The East Carolinian, July 6, 2005






www.theeastcarolinian.com
THE EAST CAROLINIAN
Volume 80 Number 85
Security breach at ECU
WEDNESDAY
6, 200f
Personal information about 250 students was exported via the internet.
Students react to
information export
ELIZABETH YORK
STAFF WRITER
A computer security breach has
recently created a disruption for
some ECU students and faculty.
A document containing the per-
sonal information of 250 students
and applicants in the department
of physician assistant studies was
exported from an Internet server.
Computer specialists discovered the
security breach in May while repair-
ing the server after complaints of
slow computer speed.
The individuals whose informa-
tion was taken were notified by a
letter. Those affected also received
an information packet containing
recommendations on preventative
actions from the Federal Trade
Commission.
"We are forming a high-level
task force to review how data is
handled campus-wide said Jack
McCoy, director of the ECU Infor-
mation Security Office.
The FTC provides information
on identity theft and also a course
of action to limit the amount of
damage a theft can inflict. In some
states, there are laws that allow a
victim of identity theft to enact a
credit freeze.
Tyrell demons, a senior visit-
ing student from UNC-Chapel
Hill majoring in psychology and
pre-law, says he knows "identity
theft exists, but it's not something
I worry about on a day to day basis
He added that the threat of identity
theft does not prevent him from
completing transactions, on the
Internet or otherwise.
Computer security is a major
concern on campus.
Matt Duncan, a junior com-
munication major, said he has
had three computers broken into.
Viruses entered his computer via
e-mail, and caused major damage,
"I want to see if they can
increase the penalty on hackers
said Duncan.
"Have zero tolerance for them
- throw them in jail
Batrice Adcock, a master's student
in nursing, said she often depends on
campus computers in the event that
her home computer is down.
NC celebrates
another year of
national freedom
see SECURITY page A3
Thousands of people crowd into Union Point Park in
downtown New Bern, N.C, to watch fireworks at the annual
Fourth of July celebration Monday. The city of Greenville
held festivities in honor of American freedom throughout
the entire day. The holiday weekend ended with a complete
fireworks show at the Town Commons, which could be seen
from miles around downtown Greenville.
ECU researchers discover lost Civil War relic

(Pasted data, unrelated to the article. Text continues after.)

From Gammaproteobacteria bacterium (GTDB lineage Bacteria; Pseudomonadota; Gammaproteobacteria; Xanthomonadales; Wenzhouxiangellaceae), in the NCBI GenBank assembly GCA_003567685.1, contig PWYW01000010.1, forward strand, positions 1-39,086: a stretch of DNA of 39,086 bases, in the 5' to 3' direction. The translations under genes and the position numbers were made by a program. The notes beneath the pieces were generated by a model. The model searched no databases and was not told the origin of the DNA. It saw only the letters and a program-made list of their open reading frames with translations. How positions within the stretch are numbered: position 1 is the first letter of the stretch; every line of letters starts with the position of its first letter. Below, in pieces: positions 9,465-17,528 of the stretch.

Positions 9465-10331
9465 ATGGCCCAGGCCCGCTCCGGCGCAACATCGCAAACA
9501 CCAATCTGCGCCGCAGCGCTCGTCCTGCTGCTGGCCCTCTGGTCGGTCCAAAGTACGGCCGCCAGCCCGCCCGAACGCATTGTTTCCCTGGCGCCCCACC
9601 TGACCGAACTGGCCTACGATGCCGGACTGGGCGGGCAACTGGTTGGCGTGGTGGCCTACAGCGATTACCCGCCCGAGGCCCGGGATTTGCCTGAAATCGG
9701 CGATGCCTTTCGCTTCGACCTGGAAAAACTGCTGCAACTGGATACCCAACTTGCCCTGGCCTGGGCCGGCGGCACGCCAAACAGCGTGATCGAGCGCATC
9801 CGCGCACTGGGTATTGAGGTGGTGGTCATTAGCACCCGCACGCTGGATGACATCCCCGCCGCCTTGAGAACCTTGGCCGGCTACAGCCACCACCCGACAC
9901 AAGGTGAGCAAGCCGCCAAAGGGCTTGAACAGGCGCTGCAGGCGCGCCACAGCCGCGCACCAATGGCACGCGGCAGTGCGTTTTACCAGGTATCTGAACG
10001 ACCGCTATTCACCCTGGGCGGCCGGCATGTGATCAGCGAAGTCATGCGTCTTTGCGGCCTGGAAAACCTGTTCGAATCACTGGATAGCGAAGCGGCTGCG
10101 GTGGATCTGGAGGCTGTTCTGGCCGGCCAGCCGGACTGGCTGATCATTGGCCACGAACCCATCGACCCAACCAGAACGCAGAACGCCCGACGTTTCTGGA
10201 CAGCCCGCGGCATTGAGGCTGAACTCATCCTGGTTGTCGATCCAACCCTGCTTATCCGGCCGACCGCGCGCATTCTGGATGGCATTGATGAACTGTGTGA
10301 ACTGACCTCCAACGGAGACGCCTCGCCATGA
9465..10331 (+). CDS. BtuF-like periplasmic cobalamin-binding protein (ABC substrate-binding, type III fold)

Faculty and student
team spend month
diving at sunken ship
SHANNON KEITH
STAFF WRITER
December 9, 1864, the USS
Otsego, a Union warship traveling
up the Roanoke River, sailed into a
nest of Confederate mines.
The 220-foot vessel, as well as
Bazely, the 70-foot tugboat
sent to retrieve the Otsego, fell
victim to the enemy mines and
ended up mired on the bottom
of the Roanoke. Although historic
and military accounts of the ship
and its fate did exist, the exact loca
tion of the wreckage was unknown.
The Otsego, lacking the fame of its
iron-clad contemporaries, such as the
USS Monitor and CSS Albemade, became
a little-remembered footnote in the
maritime history of the U.S. Civil War.
The ship's legacy may have even
been forgotten aJhogether; if not for the
efforts of a team of researchers from ECU.
In a month-long research project,
ending late last month, a dozen stu-
dents and faculty members from ECU's
Program in Maritime Studies searched
a six-mile stretch of river near James-
ville, N.C. and mapped it for study.
Students dived on the wreckage
and identified ship sections of the
Otsego and Bazely, despite the murky
waters that often limited visibility to
less than three feet.
Research such as this is nothing
new to the program, which over the
years has located and researched
numerous sites in the shipwreck-rich
waters of coastal North Carolina.
The Maritime Studies program,
a part of ECU's history department,
has developed a distinguished repu-
tation for teaching and research in
the field of nautical archeology.
The program, established in 1981,
has developed joint-research projects
with numerous organizations such as
the N.C. Maritime Museum, Office
of Naval Research, the Bermuda
Maritime Museum and the U.S. Coast
Guard, to locate, identify, research
and salvage lost and sunken ships.
In the RV Perkins, the programs
65-foot research vessel, students and
faculty have participated in such
expeditions as the search for the USS
Alligator, the navy's first submarine
that was lost off the coast of NC in
1863, the USS Monitor, the famed
iron-clad of the U.S. Civil War and
the wreckage thought to be the
Queen Anne's Revenge, the flagship
of the infamous pirate Blackbeard.
The various findings of their
research are featured in Stem to Stern,
an annual publication put out by
Maritime Studies to catalog the vari-
ous expeditions undertaken by the fac-
ulty and students within the program.
As for the fate of the Otsego, it
must remain on the bottom of the
Roanoke for the time being.
Larry E. Babits, director of the pro-
gram, said parts of the ship were not
retrieved because the school's permit
with the Navy only allowed for the
survey work, as well as complications
in preserving the wooden and iron
artifacts from deterioration.
However, Babits said this does
not take away from the excitement of
such a one of a kind find such as this.
"All other Otsego-style ships